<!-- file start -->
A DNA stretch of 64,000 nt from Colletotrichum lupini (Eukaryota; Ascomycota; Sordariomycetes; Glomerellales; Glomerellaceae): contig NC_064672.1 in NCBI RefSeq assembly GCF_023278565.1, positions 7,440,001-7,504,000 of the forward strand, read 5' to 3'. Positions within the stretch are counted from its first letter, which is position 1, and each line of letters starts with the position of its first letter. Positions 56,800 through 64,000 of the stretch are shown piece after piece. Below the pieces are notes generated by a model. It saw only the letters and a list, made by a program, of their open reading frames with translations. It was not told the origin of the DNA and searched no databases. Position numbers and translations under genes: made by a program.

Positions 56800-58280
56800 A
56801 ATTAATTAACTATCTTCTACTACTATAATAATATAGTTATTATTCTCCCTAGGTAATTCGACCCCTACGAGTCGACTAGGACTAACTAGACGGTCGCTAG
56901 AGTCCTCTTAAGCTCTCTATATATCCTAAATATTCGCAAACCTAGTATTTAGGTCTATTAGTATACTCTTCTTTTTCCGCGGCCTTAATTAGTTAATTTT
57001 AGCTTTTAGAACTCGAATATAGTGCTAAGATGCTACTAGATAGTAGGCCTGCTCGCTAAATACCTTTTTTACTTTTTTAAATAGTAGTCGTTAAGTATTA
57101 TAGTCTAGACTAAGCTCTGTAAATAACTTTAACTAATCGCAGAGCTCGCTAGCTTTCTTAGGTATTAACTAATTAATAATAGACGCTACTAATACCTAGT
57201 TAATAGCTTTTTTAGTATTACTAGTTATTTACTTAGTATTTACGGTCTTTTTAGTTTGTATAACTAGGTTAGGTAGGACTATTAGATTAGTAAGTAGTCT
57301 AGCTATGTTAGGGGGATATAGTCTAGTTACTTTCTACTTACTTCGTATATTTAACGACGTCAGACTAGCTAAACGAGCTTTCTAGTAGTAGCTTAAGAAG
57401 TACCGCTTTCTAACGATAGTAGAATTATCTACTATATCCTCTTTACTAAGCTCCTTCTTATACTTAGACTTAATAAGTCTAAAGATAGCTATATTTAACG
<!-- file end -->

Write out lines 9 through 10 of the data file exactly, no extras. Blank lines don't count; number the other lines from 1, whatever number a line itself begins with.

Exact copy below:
57301 AGCTATGTTAGGGGGATATAGTCTAGTTACTTTCTACTTACTTCGTATATTTAACGACGTCAGACTAGCTAAACGAGCTTTCTAGTAGTAGCTTAAGAAG
57401 TACCGCTTTCTAACGATAGTAGAATTATCTACTATATCCTCTTTACTAAGCTCCTTCTTATACTTAGACTTAATAAGTCTAAAGATAGCTATATTTAACG